Your parents, or your sister, or your grandmother called you at some point in your distant memory and told you they had named you “trustee.” You didn’t know exactly what it meant, but you weren’t super excited to talk about their death any longer than you had to, so you said that was fine and moved the conversation into more pleasant territory.
Fast forward to the funeral. You’re stressed, sad, uncomfortable, and your brother, nephew, or uncle asks you what’s next. “How should I know what’s next?” “Well you’re the trustee aren’t you?” Now you have to figure out what’s next. What bills do I need to pay? Who is supposed to get what money? How long should it take to clean out the house? Does someone want to keeping living there? Who handles the investment accounts? Who is the life insurance agent? What am I supposed to do?
That’s where we come in. A lawyer will read the trust and determine what the items are that you need to have a handle on:
- Who are the beneficiaries? The most important item is determining who is entitled to receive distributions from the trust and, in many cases, under what circumstances. You may have to hold money until beneficiaries reach certain ages or achieve certain milestones in life, and you may have to exercise discretion over the distributions that leads to uncomfortable conversations with people you love. We can help you through that.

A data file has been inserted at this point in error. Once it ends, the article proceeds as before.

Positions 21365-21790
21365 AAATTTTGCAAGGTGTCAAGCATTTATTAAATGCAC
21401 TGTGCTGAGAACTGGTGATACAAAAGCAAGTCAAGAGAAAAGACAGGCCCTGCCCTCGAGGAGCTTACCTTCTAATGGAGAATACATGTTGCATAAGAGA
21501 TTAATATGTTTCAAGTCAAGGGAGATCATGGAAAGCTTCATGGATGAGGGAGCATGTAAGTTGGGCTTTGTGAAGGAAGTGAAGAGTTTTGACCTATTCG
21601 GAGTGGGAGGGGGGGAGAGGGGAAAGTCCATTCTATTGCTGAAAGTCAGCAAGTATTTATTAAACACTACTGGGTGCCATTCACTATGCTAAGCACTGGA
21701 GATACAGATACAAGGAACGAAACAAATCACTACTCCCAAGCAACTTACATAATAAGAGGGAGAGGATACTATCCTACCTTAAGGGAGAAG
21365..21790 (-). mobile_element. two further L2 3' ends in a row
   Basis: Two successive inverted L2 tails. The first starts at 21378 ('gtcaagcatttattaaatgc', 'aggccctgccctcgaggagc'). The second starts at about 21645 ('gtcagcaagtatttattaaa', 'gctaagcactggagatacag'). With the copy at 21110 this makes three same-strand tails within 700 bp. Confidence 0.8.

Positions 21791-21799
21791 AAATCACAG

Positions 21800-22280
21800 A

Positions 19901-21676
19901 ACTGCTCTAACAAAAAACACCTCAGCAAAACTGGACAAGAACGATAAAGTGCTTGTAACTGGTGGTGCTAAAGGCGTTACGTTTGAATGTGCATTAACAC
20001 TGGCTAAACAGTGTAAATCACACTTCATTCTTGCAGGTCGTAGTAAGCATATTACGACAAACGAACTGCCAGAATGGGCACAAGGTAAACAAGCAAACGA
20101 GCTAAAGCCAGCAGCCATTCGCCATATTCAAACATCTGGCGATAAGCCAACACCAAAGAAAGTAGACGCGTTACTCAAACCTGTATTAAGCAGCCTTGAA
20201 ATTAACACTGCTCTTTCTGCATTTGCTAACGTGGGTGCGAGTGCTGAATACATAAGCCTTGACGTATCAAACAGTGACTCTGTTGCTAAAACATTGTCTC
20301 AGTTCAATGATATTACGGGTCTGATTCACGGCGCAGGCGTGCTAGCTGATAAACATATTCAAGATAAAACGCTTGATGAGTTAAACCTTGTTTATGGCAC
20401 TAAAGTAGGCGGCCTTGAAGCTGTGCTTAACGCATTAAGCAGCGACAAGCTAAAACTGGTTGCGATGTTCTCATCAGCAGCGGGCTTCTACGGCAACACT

- What assets are held in trust? Is there a house? An investment account? Is the trust a beneficiary of a retirement account or a life insurance policy? Is there some income-producing asset like a rental property or an interest in a business? The trust documentation may have some of this information, but it may require some legwork to figure out.
- What discretion do you have? Are you supposed to sell the house, or are you supposed to let the kids or the surviving spouse live there? Are you allowed or disallowed from making certain investments? These answers will be in the text of the trust, but they may not be as obvious as you might think.
Once you’ve worked with an attorney to get things moving and get the trust running smoothly, you will probably be able to take the reins after a while. What you don’t want, though, is to try it on your own and be months or even years down the road and learn you’ve done it wrong the whole time. We can provide a helping hand during the turbulent emotional period after your loved one dies, and the peace of mind knowing you’ve got a firm foundation for as long as you administer the trust.
If you want help administering a trust or a probate estate, please give us a call and come in for a consultation with one of our staff.
Ben Worsowicz is an Associate at Lardiere McNair, LLC. To read more about our firm, please visit www.lawyerscolumbusohio.com.
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